A protest hosted by StudentsFirst NY this week on the steps of Tweed Courthouse (StudentsFirst NY twitter) Students and teachers are off for the summer, but the city Department of Education's legal office was kept on high alert this week. First, lawyers received word that discrimination charges against the city's high school admissions process would be dismissed by a federal civil rights office. Then, StudentsFirstNY, an advocacy group with close ties to the Bloomberg administration, announced it would slap the city with a new complaint, alleging inequity in the way teachers are distributed teacher quality in the city. So far, that complaint has yet to be filed, three days after the group organized dozens of people to protest the issue on the department's steps at Tweed Courthouse. A StudentsFirst NY spokeswoman said the group's lawyers were still reviewing the complaint, but she would not say if there are still plans to file it at all. If so, it would be at least the fourth discrimination charge filed with the U.S. Department of Education's Office for Civil Rights in the last year. A complaint against the policies for admission into top-tier high schools and for closing schools were also submitted.
December 5, 2012
Group seeking mandated aid for needy districts heads to Albany
City Councilman Robert Jackson, an original plaintiff in the Campaign for Fiscal Equity lawsuit, joined advocates to renew their push to secure funding from the state for high-need schools. Chancellor Dennis Walcott was not the only one fretting about the city's school funding today. While Walcott was warning about the potential loss of new funds, longtime advocates were preparing to board a bus for Albany to call for the state to settle an old tab.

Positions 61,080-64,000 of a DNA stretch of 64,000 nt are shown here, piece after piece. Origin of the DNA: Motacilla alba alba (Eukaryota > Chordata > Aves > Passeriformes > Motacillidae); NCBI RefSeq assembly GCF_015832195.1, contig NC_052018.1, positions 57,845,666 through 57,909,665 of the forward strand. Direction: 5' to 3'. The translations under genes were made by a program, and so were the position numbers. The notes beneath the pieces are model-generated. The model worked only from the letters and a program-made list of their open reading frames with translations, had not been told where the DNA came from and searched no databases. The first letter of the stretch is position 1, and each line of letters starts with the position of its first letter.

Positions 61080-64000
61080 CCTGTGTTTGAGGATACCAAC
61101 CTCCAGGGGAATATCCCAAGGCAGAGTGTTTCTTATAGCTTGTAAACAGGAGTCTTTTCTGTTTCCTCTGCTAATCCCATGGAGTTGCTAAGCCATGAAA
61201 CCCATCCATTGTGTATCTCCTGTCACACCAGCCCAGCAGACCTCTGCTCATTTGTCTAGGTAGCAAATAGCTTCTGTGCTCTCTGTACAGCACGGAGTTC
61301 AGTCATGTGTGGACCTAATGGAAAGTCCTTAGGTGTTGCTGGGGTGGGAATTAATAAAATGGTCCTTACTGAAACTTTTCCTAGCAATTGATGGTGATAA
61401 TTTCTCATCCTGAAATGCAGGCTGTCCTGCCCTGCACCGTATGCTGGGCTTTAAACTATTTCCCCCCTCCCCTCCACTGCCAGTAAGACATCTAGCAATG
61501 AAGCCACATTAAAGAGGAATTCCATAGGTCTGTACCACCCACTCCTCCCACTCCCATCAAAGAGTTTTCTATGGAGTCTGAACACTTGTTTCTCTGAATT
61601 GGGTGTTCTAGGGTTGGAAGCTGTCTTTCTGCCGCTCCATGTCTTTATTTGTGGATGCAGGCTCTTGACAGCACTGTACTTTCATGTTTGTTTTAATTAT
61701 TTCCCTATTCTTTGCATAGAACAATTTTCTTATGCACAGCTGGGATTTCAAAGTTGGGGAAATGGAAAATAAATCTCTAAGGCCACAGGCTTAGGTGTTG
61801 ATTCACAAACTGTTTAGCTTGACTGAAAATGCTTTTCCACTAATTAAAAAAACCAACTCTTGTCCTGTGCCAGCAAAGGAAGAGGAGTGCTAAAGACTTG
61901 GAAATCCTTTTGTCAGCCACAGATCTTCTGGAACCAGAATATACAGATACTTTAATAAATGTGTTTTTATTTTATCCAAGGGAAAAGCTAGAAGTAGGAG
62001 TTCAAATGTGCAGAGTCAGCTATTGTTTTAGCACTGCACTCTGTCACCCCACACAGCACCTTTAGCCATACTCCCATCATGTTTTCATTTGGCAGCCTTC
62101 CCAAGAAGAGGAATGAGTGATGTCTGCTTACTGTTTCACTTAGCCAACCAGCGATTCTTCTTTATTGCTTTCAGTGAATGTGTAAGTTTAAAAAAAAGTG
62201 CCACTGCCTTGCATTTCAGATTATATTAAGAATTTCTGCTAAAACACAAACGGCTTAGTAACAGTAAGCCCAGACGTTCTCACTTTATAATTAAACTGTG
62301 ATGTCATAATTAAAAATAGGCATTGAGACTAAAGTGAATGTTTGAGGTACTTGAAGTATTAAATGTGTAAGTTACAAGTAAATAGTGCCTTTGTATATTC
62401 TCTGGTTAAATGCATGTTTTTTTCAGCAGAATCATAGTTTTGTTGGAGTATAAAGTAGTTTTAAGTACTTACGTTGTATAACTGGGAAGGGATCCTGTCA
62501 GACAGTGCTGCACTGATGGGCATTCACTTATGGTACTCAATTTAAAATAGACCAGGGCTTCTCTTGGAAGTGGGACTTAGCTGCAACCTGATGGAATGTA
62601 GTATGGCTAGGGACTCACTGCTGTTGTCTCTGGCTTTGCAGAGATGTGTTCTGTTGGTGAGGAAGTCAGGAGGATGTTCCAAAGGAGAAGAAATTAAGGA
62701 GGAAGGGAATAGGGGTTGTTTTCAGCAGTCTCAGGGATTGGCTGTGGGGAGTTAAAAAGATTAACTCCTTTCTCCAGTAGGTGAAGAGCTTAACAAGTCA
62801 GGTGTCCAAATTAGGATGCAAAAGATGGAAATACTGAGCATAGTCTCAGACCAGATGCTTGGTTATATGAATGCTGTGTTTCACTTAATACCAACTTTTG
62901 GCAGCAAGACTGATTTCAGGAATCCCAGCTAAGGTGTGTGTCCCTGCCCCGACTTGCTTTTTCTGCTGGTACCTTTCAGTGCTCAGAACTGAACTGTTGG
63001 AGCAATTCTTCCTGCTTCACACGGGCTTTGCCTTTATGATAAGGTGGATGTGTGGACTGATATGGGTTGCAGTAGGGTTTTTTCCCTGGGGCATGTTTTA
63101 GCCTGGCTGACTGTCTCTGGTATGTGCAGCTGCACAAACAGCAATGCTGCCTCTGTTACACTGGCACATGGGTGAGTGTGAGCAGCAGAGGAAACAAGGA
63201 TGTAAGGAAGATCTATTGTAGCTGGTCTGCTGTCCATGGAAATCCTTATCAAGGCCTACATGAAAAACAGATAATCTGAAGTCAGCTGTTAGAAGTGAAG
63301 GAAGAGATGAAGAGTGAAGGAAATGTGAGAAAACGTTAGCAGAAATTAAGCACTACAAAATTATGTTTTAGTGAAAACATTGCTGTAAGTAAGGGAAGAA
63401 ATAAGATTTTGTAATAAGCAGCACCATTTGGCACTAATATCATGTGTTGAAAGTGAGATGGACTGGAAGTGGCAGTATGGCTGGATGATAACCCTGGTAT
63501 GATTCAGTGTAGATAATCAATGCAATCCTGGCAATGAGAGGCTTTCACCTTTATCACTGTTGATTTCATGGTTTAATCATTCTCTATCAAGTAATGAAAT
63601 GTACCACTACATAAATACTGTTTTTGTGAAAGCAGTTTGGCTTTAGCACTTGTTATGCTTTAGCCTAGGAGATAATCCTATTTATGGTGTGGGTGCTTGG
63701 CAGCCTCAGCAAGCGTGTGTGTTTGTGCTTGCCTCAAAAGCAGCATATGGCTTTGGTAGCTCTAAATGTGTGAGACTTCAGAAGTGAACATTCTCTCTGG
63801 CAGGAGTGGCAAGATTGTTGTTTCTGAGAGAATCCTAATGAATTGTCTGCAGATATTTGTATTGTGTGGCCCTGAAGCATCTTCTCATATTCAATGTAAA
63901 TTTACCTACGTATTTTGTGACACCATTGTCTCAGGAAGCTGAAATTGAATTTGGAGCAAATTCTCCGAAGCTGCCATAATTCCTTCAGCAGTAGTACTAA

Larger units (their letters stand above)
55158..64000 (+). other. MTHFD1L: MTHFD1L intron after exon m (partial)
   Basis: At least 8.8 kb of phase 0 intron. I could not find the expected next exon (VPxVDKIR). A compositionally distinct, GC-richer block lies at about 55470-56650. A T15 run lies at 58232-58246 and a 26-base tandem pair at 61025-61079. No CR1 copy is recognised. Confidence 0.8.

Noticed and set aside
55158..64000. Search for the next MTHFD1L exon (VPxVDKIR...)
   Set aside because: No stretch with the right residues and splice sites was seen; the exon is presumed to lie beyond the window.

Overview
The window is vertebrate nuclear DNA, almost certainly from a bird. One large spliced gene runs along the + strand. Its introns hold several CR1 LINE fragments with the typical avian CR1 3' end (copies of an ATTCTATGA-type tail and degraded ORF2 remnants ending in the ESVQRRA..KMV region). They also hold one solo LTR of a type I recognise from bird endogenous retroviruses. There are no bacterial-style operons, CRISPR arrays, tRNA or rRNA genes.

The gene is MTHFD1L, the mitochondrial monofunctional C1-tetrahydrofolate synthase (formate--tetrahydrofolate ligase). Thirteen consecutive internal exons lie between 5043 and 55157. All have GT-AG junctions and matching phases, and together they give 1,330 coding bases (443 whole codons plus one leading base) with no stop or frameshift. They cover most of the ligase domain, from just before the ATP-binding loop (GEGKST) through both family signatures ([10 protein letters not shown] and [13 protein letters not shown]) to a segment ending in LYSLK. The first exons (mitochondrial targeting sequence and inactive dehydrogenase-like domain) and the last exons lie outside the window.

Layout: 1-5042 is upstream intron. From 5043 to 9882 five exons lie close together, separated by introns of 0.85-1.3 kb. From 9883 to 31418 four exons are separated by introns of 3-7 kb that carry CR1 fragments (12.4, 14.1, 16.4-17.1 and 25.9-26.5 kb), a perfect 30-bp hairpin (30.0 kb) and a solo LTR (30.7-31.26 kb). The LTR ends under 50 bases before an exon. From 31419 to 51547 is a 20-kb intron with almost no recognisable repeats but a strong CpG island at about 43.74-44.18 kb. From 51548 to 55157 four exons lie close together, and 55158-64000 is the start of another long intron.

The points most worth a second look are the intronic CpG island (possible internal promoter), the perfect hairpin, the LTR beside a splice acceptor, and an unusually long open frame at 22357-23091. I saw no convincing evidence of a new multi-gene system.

June 8, 2011
Tectonic shift as Campaign for Fiscal Equity exits New York
The Campaign for Fiscal Equity, the advocacy organization whose historic, years-long lawsuit brought increased funding to the New York City schools, is closing its doors — at least in its current format, The New York Times reported this afternoon. The organization's last employee, Executive Director Helaine Doran, will leave at the end of the month because the group has run out of funding, the Times reports. The development comes despite the fact that the dollars won by the group's lawsuit have fallen far short of what was promised in a settlement between the group and the state in 2007. The Times is right to describe the development as part of a greater shift in the way that philanthropists think about education advocacy, one that has made groups like former D.C. schools chancellor Michelle Rhee's Students First active in New York City while the Campaign for Fiscal Equity struggled. The old mantra was that urban districts failed because they have been historically under-funded; now, advocates are more likely to argue that funding is necessary but not sufficient. (Another budget watchdog, the Educational Priorities Panel, dissolved in 2007, also due to a loss of funding.) But it's also possible that the dissolution of CFE could actually signal a renaissance of its original efforts: litigation aimed at forcing New York to spend more on needy school districts.